It’s Friday at the South West Snooker Academy and the first half of the professionals have entered the fray in what is the first UKPTC event of the 2012/13 season. Click below for my updates from the venue as the day progresses…
- Click here to view the latest results from the event at snookerorg
Following the customary lengthy drive down to Gloucester I arrived mid-afternoon and quickly began to catch up with everybody, Shaun Murphy congratulating me on finding my hotel (eventually), while it was good to catch up with Mark Davis and Stuart Bingham, both of whom have fared well during their month away in Asia in recent weeks.
As far as the snooker is concerned, results have so far gone largely to form, though Gerard Greene, Nigel Bond and Marco Fu are among the more surprising early exits. Nigel’s conqueror Pankaj Advani briefly popped into the media centre after his win and told us that he had missed a maximum attempt while on 73, though he was not too keen at the suggestion of Janie Watkins that we put that on Twitter!
One frame that I did manage to watch was the fourth between Mark Joyce and amateur Ben Harrison, a frame which proved to be pivotal to the match as Joyce recovered from needing two snookers on the green, before clearing to the black to secure a 3-1 lead. Ben had been particularly unfortunate on the second foul as he hit the green off one cushion and could only laugh and shake his head as the cue ball headed into the corner pocket. Credit to Mark though, he held himself together well and would go on to take a 4-1 victory in the next frame.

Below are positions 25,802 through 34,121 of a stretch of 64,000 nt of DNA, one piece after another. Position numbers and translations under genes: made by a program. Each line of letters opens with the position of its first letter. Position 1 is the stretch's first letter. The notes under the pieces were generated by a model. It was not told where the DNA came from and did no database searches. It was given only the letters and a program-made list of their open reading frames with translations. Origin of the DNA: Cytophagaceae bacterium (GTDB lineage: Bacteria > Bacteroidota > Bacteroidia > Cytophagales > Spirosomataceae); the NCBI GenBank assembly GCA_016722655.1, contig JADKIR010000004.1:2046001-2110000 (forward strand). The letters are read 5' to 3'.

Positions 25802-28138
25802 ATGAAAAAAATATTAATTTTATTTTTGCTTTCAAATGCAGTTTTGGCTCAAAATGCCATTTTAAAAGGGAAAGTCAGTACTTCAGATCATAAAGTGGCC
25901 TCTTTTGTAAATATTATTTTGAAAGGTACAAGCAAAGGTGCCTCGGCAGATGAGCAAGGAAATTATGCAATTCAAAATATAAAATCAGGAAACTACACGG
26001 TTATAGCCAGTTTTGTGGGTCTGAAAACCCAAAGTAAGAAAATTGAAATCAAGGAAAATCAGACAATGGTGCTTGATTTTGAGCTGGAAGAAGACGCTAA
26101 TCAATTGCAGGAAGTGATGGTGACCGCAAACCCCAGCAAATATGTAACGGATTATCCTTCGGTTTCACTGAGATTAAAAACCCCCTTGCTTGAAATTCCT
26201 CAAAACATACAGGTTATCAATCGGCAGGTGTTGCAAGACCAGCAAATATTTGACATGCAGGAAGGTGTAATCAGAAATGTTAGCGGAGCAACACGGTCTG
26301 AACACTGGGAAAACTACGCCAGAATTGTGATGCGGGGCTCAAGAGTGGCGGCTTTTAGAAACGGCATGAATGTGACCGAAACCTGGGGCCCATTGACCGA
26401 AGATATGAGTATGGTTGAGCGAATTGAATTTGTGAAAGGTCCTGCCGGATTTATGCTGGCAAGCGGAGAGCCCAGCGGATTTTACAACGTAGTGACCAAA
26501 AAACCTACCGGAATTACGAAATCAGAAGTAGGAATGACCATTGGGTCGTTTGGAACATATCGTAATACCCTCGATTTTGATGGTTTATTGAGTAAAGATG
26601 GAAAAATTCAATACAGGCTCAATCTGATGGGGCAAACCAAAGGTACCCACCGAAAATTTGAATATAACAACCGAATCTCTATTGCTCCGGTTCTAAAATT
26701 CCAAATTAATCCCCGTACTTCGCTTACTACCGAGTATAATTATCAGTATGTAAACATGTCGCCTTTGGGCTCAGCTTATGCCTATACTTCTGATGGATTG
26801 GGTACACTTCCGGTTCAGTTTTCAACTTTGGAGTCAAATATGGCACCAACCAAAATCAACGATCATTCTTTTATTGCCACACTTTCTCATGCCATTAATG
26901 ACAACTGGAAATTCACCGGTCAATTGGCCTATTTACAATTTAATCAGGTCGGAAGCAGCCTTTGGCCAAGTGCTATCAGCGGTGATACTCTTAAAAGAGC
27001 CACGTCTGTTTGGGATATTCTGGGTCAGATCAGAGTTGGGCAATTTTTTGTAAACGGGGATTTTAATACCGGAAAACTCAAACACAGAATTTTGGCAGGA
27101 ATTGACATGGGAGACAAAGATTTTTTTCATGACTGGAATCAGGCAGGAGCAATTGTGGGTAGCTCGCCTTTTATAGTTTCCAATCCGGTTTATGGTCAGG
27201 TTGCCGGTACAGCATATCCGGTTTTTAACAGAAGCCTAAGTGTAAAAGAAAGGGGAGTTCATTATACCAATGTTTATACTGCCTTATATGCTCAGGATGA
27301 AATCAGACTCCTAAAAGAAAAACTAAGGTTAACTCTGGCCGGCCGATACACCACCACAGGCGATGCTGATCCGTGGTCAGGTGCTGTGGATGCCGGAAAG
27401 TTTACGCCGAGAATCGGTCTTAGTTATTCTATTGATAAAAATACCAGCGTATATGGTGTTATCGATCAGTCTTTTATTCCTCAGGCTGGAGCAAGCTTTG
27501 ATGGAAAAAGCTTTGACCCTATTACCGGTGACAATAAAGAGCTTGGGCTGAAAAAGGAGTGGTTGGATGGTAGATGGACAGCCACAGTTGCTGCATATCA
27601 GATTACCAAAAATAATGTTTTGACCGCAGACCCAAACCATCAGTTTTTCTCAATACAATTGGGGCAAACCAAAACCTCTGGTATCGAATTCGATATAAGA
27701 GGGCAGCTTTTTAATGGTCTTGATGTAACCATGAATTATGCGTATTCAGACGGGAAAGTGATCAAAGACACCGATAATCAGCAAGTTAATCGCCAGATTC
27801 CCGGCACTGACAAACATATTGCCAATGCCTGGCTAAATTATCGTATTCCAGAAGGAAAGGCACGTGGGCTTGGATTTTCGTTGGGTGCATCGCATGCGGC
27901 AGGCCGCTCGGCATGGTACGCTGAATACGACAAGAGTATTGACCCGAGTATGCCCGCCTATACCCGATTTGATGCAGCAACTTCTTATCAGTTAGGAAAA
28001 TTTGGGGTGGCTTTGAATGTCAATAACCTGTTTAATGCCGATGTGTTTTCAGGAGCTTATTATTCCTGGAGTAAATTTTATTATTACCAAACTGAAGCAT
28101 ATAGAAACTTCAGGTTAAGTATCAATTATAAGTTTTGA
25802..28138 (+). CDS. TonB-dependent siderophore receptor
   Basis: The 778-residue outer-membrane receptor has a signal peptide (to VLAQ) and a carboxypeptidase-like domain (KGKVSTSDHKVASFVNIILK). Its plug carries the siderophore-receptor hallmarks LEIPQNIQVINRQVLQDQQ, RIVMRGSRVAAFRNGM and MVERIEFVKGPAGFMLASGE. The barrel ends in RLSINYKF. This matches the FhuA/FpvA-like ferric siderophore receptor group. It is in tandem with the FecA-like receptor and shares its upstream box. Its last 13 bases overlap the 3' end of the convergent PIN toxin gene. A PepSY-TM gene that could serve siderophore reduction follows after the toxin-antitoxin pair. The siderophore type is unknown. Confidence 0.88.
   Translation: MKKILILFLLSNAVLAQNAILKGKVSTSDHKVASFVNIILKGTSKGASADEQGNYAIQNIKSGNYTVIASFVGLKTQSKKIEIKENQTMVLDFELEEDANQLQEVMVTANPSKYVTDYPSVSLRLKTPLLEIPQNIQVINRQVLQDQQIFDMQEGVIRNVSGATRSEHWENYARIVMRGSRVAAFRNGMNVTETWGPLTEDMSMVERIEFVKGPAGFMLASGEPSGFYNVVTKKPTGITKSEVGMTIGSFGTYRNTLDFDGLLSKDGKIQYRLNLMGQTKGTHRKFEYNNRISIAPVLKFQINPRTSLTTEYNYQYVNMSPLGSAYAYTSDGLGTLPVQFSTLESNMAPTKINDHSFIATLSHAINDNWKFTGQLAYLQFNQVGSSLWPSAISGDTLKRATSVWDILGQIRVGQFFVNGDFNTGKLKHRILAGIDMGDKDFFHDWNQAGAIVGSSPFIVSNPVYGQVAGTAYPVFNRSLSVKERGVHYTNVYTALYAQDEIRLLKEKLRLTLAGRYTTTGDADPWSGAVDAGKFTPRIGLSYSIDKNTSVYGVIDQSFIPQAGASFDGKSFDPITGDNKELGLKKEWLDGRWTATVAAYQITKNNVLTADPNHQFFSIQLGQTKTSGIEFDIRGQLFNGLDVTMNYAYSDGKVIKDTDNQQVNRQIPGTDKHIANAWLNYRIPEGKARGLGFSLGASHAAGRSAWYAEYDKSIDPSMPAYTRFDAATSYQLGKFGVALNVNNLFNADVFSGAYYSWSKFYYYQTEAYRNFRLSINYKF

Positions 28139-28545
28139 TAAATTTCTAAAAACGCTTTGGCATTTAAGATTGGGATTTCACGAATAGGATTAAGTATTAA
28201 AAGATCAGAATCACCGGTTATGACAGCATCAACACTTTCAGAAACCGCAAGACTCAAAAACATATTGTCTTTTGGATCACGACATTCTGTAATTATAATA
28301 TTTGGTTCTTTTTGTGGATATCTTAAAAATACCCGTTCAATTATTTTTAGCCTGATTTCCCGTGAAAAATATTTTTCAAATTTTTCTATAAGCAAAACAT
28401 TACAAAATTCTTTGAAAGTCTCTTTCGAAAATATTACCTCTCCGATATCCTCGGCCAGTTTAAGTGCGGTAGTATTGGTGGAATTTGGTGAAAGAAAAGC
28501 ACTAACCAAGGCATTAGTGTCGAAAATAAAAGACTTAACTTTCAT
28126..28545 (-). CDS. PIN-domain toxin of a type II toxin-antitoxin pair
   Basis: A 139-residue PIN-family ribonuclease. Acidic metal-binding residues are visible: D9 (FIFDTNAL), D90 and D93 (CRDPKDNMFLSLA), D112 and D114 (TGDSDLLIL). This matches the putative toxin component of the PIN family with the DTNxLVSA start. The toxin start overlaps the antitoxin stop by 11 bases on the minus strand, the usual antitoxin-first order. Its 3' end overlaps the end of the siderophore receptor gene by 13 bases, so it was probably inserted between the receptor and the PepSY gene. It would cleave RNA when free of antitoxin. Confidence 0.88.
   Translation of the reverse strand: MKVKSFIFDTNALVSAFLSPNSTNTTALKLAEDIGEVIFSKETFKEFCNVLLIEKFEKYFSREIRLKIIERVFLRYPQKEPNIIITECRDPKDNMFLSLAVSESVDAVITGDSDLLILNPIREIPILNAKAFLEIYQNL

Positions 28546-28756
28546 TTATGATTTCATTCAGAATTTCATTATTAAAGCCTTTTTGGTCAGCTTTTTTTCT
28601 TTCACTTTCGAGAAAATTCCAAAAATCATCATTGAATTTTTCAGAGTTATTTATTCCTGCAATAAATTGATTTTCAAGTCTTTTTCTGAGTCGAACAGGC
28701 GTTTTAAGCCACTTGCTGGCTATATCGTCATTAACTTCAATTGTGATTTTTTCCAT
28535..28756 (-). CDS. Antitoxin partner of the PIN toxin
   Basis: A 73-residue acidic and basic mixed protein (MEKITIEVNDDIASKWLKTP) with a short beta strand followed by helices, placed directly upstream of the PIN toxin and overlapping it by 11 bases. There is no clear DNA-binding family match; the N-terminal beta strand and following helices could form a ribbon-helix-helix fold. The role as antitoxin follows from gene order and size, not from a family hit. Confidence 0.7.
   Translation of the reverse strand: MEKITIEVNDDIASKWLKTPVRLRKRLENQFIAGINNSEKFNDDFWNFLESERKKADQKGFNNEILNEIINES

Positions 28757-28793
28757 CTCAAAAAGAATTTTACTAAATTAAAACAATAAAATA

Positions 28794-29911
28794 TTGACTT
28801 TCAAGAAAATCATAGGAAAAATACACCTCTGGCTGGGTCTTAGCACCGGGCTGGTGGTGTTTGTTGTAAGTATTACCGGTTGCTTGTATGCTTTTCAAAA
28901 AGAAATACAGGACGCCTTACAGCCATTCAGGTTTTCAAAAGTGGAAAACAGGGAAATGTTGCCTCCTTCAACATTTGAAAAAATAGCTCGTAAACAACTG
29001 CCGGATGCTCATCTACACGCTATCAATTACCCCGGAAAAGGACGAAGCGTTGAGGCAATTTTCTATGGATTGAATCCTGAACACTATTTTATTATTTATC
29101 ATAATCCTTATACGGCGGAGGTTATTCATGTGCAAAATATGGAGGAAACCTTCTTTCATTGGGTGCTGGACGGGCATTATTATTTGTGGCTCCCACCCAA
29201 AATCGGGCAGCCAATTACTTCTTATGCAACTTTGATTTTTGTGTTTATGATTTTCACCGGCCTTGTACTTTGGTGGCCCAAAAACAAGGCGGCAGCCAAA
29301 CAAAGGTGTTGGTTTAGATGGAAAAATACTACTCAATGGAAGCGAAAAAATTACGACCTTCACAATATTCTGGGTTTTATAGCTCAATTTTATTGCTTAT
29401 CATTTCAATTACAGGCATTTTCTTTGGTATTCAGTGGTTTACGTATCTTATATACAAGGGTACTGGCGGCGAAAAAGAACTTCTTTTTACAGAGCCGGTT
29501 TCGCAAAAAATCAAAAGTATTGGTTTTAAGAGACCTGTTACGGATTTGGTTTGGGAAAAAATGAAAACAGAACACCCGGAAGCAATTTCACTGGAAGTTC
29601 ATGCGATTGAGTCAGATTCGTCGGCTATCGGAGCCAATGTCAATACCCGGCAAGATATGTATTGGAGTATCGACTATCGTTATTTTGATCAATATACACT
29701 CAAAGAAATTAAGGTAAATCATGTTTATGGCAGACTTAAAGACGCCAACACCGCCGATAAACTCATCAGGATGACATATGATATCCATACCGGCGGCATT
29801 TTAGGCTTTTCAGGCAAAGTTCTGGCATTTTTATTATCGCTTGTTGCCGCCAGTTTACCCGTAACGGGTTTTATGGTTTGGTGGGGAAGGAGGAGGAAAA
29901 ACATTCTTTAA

Over on the next table, Barry Pinches was in action against Thai youngster Thanawat Thirapongpaiboon, but despite taking the sixth frame on the black to force a decider, he could not stop his opponent from taking victory.
Elsewhere, Shaun Murphy had arrived at the venue what he thought was a 3pm match, but having received a first-round by against Egypt’s Mohamed Khairy, it transpired that the 2005 world champion would not be in action until 7pm. That being the case, I took the opportunity to grab him for a interview for PSB which I will hopefully be able to bring to you over the coming days.
Looking at the match schedule for the rest of the day, one match that particularly stands out is that between Xiao Guodong and Anthony McGill, which with Anthony leading 2-0 I am going to head up and watch…
Or at least that was the plan, instead I found myself distracted by the match between Dominic Dale and Peter Lines, which had seen Dominic take three frames in a row to force a decider. Both had chances, Peter missing a cut-back red on 21 before Dale broke down on 16 thereafter, but it was Lines who was to suffer from a particularly tough run of the ball, twice going into reds and finishing on nothing. Despite a kick on the final red (which Dominic was stunned to see stay true and drop into the right-centre), Dale would go on to clear to the pink and complete an excellent comeback.